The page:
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Holidays & Identity

About the Episode:

Every year, right around Halloween and until after Christmas, the same conversation pops up in our Muslim communities – Should my child be going trick-or-treating? Can we make gingerbread houses? Is it okay to celebrate mainstream holidays?

Parents are thinking about whether their children will feel left out–and maybe whether this whole thing is really that big of a deal? A lot of parents are concerned with making the right decision to set the tone for their kids at a young age.

We wanted to dig into this topic a bit more. What’s the big deal with holiday celebrations anyways?

How is it different if you have young kids versus teenagers?

What should parents consider as they navigate these decisions during the holiday season?

About the Hosts:

Duaa Haggag is a Community Educator at The FYI and works in private practice as a child, adolescent, and family therapist at Silent Sunlight Counseling. Duaa is also the writer behind one of our most popular projects, the Meaning through Movies series.

Dr. Madiha Tahseen is a Research Fellow, Community Educator, and Research Translation Manager here at The FYI. She has a Ph.D. in Applied Developmental Psychology and will be bringing that perspective and her research on Muslim youth and identity, into our conversation today.
Mahnoor Faheem is an intern at The FYI. She is a senior at the University of Texas at Austin majoring in biology with a minor in human rights and social justice and hopes to pursue a career in healthcare. She is passionate about making healthcare accessible for all and ensuring that the Muslim community’s emotional, social, and spiritual needs are considered.


Duaa Haggag

Duaa Haggag, LPC is a Community Educator with The Family & Youth Institute. She holds a Master’s degree in counseling, with a dual certificate in school and community counseling. She currently works in private practice as a child, adolescent, and family therapist at Silent Sunlight Counseling. Her interests include group, play, and art therapy.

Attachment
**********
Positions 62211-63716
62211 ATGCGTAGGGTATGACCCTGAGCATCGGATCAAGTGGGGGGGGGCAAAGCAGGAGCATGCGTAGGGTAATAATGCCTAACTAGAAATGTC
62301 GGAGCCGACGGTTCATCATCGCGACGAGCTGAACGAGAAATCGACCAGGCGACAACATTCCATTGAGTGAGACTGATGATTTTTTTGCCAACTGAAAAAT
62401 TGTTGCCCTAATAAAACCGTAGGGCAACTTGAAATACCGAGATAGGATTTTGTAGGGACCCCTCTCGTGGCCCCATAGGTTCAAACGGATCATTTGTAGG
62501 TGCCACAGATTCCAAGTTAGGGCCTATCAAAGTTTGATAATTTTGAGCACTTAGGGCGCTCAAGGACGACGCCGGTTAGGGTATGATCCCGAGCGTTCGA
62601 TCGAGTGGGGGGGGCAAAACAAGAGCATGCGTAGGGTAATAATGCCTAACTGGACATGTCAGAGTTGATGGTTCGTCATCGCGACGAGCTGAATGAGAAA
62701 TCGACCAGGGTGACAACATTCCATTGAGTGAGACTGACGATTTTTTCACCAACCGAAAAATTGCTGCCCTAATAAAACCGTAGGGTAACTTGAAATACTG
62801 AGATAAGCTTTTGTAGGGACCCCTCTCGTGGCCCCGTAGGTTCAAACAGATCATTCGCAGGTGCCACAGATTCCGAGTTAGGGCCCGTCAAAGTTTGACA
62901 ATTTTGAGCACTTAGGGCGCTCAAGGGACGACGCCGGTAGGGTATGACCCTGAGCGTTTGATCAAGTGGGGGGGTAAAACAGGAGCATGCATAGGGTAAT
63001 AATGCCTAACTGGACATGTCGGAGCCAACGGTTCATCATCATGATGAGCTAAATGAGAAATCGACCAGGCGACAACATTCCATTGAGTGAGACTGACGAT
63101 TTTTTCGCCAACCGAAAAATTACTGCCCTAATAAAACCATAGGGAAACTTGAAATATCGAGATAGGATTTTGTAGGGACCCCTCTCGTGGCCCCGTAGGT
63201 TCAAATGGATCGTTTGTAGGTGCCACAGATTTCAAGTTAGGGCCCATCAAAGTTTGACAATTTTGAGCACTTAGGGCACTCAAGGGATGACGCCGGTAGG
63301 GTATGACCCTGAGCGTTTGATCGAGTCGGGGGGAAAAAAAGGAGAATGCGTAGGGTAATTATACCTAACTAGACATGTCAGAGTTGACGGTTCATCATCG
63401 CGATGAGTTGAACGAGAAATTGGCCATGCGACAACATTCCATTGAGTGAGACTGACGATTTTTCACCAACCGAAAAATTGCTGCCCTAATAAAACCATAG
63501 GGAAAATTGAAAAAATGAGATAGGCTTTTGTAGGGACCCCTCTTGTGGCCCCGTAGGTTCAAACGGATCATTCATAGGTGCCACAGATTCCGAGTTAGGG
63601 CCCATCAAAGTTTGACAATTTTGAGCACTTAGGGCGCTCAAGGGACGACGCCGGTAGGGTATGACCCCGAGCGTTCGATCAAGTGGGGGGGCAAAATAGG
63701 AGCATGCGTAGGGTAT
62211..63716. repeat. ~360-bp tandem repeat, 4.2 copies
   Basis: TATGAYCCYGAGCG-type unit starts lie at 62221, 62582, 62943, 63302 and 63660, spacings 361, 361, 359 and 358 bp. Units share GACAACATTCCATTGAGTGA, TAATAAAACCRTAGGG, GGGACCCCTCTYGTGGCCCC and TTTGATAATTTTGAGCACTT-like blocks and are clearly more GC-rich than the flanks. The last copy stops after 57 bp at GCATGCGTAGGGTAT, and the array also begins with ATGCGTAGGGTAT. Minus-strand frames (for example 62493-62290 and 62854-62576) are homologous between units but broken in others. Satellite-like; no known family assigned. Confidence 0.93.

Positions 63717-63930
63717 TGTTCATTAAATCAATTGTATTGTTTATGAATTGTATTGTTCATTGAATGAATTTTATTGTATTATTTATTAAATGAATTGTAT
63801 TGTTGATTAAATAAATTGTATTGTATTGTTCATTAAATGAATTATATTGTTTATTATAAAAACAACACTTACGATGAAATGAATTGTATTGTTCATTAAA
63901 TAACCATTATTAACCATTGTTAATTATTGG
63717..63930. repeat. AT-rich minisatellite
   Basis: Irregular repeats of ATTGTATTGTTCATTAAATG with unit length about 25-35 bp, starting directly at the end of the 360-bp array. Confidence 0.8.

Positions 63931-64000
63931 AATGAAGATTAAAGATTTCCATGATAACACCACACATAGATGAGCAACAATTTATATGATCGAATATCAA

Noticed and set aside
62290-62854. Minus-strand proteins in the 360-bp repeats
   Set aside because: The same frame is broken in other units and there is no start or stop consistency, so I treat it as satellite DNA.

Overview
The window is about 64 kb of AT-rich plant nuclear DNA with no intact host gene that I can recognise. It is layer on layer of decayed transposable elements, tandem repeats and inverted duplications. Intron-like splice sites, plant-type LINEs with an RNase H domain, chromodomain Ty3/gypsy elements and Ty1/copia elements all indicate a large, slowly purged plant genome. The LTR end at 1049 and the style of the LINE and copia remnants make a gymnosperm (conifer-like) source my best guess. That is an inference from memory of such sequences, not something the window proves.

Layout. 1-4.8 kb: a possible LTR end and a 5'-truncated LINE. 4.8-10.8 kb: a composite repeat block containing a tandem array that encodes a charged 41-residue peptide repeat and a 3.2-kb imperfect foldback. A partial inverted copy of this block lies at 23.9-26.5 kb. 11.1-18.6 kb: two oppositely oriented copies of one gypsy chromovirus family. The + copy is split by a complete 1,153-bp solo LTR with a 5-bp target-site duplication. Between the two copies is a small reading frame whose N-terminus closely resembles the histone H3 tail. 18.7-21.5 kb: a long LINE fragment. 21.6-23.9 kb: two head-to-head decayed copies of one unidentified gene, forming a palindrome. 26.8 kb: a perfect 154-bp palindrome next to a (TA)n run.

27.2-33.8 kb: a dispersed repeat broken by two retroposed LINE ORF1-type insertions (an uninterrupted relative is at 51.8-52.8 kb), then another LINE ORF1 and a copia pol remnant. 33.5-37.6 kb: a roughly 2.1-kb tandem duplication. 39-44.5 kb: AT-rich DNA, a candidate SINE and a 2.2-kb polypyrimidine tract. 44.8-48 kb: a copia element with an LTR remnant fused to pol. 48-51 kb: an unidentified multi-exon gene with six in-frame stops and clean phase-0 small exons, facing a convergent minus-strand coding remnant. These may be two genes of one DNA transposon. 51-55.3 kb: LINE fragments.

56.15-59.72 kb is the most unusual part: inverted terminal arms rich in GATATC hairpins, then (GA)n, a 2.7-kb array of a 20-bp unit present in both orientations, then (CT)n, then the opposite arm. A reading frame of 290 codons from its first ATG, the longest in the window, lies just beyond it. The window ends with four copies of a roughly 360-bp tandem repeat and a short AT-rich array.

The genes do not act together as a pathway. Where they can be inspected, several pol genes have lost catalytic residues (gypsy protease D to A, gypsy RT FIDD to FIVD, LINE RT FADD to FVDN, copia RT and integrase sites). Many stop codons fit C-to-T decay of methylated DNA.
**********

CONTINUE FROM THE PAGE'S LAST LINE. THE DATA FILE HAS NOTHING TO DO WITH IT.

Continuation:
Madiha Tahseen

Dr. Madiha Tahseen is the Research Director and a Community Educator at The Family and Youth Institute. She holds a Ph.D. in Applied Developmental Psychology from the University of Maryland, Baltimore County. Her research expertise is in positive youth development amongst Muslim-American youth, particularly focusing on the role of cultural and religious contexts in character development among minority populations.

Issra Killawi

Issra Killawi is a Resource Development Manager with The Family and Youth Institute. She graduated from Wayne State University with a Bachelor’s degree in Apparel Design and a minor in Art. She has interned with The FYI previously and co-authored The FYI’s Marriage Prep Toolkit.

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Zakat eligibility of The FYI

The Family & Youth Institute, or The FYI, is a well-known Muslim organization in the United States. It works to promote mental health and wellness by strengthening and empowering individuals, families, and communities through research and education. It has been working for many years to bring Islamic perspectives to understanding and promoting mental health in our communities.

It is dedicated to serving and supporting Muslims – safeguarding our deen, our families, and our future generations. Therefore, the work of The FYI comes in the category of ‘fi sabeelillah’ or the Path of Allah, within the eight categories where Zakat money can be used.

Zakah expenditures are only for the poor and for the needy and for those employed for it and for bringing hearts together [for Islam] and for freeing captives [or slaves] and for those in debt and for the cause of Allah, and for the [stranded] traveler – an obligation [imposed] by Allah, And Allah, is Knowing and Wise.”
(Al-Tawbah 9:60)

According to scholars who widen the meaning of fee sabeelillah to include any activities that promote Islamic growth, The FYI is indeed eligible to receive part of the Zakat funds for its programs and services. I urge Muslims in America to support this organization through their donations, general charity, and through their Zakat. I ask Allah swt to strengthen and guide The FYI to continue its good work in supporting Muslims.

Shaikh Ali Suleiman Ali, PhD

About Shaikh Ali

Sh. Ali Suleiman Ali was born in Ghana where he spent his childhood studying with various Muslim scholars. He then moved to Saudi Arabia and enrolled in the Islamic University of Madina.  He graduated with a degree in both Arabic and Islamic Studies. Dr. Ali went on to complete his Ph.D. in Islamic Studies at the University of Michigan, Ann Arbor.

Sh. Ali serves on the Advisory Council of The Family & Youth Institute. He is the Senior Imam and Director of the Muslim Community of Western Suburbs in Canton, Michigan. Additionally, he serves as the Director of Muslim Family Services in Detroit and is a council member of the Fiqh Council of North America (FCNA). He is also a member of the North American Imams Federation (NAIF) and the Association of Muslim Jurists of America (AMJA).